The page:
Organisation of Thessaloniki Concert Hall
Thessaloniki Concert Hall
was created in order to satisfy the need of the city for a venue that could house not only artistic, but also various other activities.
The Thessaloniki Concert Hall was built along the coast of the city, near the Posidonio Athletic Center of Thessaloniki, in an area of 18.000 sq. m., which was donated from the Greek State. The architectural pre-studies were bequeathed to the Thessaloniki Friends of Music Society from the “sister” Athens Friends Music Society, whereas the construction of the venue was financed in its entirety by national funds from the Ministry of Culture and Sciences as well as from EU funds of the 2nd Community Support Framework. The total cost of the venue complex was 14.100.000.000 drachmas (41 million euros).
The purpose of the Thessaloniki Concert Hall construction was to provide a contemporary cultural and conference center of international standards with the capacity to host various events,including concerts, ballet, theatre and opera, cultural and art expositions and conferences.
It was thus designed as a building that would satisfy all the requirements for this purpose as well as becoming a landmark, a jewel for the city. Therefore, the Thessaloniki Concert Hall has all the characteristics that make it important: exceptional acoustics, a main hall of 1.400 seats
, a reception hall (foyer),
the rooms of the administrative and technical offices
, as well as all the necessary facilities for the support of the events
(dressing rooms, rehearsal studios, repositories for instruments etc.). Special provision exists for people with disabilities
, by means of appropriate seats and elevators. Moreover, the external appearance of the building has been entirely harmonized with the history of Thessaloniki, combining elements from its byzantine past as well as from its contemporary cosmopolitan role.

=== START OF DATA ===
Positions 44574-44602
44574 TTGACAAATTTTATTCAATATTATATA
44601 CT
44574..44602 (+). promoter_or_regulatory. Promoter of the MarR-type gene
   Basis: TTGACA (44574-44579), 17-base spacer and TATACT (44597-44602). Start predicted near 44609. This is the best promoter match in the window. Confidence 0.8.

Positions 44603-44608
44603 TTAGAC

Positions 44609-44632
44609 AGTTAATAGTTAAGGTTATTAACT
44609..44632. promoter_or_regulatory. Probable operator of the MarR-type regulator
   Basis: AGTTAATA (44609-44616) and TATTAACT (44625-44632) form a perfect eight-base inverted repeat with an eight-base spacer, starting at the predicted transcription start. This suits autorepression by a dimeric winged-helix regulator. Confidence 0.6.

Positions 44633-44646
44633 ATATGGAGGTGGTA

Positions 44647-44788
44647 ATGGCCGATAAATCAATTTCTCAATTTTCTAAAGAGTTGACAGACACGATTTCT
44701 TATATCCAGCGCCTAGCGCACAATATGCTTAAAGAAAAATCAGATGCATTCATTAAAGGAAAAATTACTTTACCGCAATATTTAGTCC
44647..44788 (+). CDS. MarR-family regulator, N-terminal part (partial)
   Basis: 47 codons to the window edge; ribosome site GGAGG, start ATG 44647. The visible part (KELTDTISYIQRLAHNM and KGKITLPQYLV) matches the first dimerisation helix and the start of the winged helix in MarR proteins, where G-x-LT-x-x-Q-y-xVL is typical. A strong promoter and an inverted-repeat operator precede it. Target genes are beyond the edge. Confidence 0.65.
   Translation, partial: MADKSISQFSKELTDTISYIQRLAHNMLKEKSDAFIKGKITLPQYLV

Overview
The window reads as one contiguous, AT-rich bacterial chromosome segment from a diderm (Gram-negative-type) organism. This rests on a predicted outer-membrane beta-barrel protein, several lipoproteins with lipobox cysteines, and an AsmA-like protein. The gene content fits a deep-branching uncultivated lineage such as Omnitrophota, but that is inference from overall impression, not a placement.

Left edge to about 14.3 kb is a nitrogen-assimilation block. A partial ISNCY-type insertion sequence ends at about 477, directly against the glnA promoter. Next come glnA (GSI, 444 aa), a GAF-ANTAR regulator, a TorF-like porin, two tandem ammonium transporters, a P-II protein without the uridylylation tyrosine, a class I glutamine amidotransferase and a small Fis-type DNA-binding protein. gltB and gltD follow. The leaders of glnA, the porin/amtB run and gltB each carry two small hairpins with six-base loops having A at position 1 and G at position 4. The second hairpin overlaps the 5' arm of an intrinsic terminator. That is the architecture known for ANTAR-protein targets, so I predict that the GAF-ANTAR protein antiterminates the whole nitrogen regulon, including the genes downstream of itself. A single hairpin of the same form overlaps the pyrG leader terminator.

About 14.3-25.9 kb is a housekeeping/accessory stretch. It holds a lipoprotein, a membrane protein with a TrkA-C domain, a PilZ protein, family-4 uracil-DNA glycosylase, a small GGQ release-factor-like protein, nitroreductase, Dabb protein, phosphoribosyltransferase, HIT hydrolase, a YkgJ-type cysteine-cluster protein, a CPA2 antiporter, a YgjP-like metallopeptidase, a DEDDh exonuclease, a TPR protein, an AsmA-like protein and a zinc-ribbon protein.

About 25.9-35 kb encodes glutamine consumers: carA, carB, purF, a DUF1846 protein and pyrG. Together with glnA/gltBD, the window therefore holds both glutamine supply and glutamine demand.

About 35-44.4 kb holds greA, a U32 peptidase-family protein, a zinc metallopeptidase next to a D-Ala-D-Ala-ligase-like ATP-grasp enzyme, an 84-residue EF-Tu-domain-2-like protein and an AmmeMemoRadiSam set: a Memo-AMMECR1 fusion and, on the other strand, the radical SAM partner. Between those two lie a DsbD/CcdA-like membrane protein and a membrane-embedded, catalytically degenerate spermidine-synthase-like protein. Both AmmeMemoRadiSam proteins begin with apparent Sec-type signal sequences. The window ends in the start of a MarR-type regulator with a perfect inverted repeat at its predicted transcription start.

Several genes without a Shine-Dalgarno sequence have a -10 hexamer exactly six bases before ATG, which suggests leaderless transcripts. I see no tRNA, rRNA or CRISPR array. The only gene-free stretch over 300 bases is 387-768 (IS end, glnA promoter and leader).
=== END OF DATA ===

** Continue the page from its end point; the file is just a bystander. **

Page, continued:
Designed by the renowned architect Arata Isozaki, M2 (building 2)
adorns the city with a unique construction that epitomizes the virtues of modern architecture. Geometrical lines, extended glass surfaces and elements of steel compose an image of imposing simplicity, that comes as an antithetic, yet equivalent complement to the neighboring M1. Filled with natural light and enjoying a superb view to the sea, M2’s foyer
is a vast space of sophisticated aesthetics that develops in three levels and adjoins all of the Hall’s important spaces. Equipped with cutting-edge technology and having an exceptional infrastructure, the Amphitheatron Hall
can seat 500, whereas the Flat Hall
, which can seat 300, can be subdivided by means of moveable partition to form three smaller rooms of 100 or two of 100 and 200 seats, thus able to host a wide range of events. Underneath the M2 building lies a two-level underground parking
lot of 11.800 square meters, offering seats to over 230 vehicles, in order to enable the organization and attendance of events and preserve the city’s urban environment. Consistent with its cultural role, the Thessaloniki Concert Hall is proud to house a Music Library
and a Museum of Musical Instruments
in its new building.
The Thessaloniki Concert Hall
was inaugurated on 2nd January 2000. Many officials attended the event, which was held with special dignity. Among them, the Prime Minister and the Ecumenical Patriarch Bartholomew. Following the blessing of the waters and the speeches of the officials a special concert took place. The first part of the program included traditional Greek music from several regions, music of other Balkan countries and Greek popular music, whereas in the second part the Thessaloniki State Symphony Orchestra appeared, conducted by Emir Saul. The orchestra played works by C. Saint-Saens, Manos Hadjidakis and Manolis Kalomiris,with Janis Vakarelis and Sonia Theodoridou as soloists. The next day, the Orchestra of Colours made an appearance, conducted by Miltos Logiadis. The Orchestra played works of C. W. Gluck, W. A. Mozart and Manos Hadjidakis, with Domna Evnouhidou as soloist.
Regular performances began in May 2000. The Thessaloniki Concert Hall is expected to decisively contribute to the cultural, social and economic development of the city. The possibility of presenting important cultural events, organizing and hosting great international conferences and expositions will transform Thessaloniki into a cultural and influential center in the wider region of Macedonia and the Balkans. And it will establish it as the reference point for all the culturally-aware people.